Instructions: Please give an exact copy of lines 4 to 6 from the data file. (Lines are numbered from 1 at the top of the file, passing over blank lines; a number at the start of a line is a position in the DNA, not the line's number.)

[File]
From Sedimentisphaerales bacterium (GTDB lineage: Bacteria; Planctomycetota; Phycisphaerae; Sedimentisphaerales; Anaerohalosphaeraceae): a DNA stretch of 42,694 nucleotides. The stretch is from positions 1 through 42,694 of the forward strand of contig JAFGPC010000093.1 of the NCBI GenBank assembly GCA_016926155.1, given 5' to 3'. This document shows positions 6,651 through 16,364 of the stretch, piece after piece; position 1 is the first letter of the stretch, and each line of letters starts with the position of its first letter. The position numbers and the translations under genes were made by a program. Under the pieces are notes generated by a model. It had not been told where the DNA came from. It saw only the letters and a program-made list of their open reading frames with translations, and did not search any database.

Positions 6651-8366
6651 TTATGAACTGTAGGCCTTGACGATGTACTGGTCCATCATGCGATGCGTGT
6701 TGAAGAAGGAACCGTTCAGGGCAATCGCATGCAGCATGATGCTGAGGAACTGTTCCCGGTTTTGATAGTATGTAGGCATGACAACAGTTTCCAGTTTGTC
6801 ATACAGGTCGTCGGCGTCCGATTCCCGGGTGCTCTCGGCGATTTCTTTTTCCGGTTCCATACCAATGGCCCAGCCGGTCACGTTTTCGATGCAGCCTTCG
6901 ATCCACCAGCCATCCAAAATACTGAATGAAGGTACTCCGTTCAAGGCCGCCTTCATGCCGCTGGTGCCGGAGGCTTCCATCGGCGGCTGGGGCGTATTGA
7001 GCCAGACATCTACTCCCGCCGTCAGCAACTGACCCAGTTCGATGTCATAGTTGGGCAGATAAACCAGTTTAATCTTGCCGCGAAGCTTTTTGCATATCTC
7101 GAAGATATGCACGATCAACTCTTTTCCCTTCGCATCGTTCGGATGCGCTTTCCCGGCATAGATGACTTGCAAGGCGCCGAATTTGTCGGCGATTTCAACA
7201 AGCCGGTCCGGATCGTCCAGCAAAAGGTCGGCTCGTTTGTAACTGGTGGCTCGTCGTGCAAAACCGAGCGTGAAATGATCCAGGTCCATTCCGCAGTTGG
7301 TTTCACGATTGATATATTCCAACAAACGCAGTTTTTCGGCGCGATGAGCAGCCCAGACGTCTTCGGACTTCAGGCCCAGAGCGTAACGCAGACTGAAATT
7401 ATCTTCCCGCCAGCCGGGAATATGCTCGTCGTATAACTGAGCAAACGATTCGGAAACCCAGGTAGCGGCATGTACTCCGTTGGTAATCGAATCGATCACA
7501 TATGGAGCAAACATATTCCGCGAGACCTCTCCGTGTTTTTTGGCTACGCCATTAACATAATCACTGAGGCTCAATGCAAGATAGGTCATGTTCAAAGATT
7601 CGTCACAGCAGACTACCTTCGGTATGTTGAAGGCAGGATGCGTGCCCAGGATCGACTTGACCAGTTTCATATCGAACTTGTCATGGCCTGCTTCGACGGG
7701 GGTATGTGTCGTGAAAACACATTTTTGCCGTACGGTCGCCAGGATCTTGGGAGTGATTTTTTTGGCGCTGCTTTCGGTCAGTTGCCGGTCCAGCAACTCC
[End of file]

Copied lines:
6701 TGAAGAAGGAACCGTTCAGGGCAATCGCATGCAGCATGATGCTGAGGAACTGTTCCCGGTTTTGATAGTATGTAGGCATGACAACAGTTTCCAGTTTGTC
6801 ATACAGGTCGTCGGCGTCCGATTCCCGGGTGCTCTCGGCGATTTCTTTTTCCGGTTCCATACCAATGGCCCAGCCGGTCACGTTTTCGATGCAGCCTTCG
6901 ATCCACCAGCCATCCAAAATACTGAATGAAGGTACTCCGTTCAAGGCCGCCTTCATGCCGCTGGTGCCGGAGGCTTCCATCGGCGGCTGGGGCGTATTGA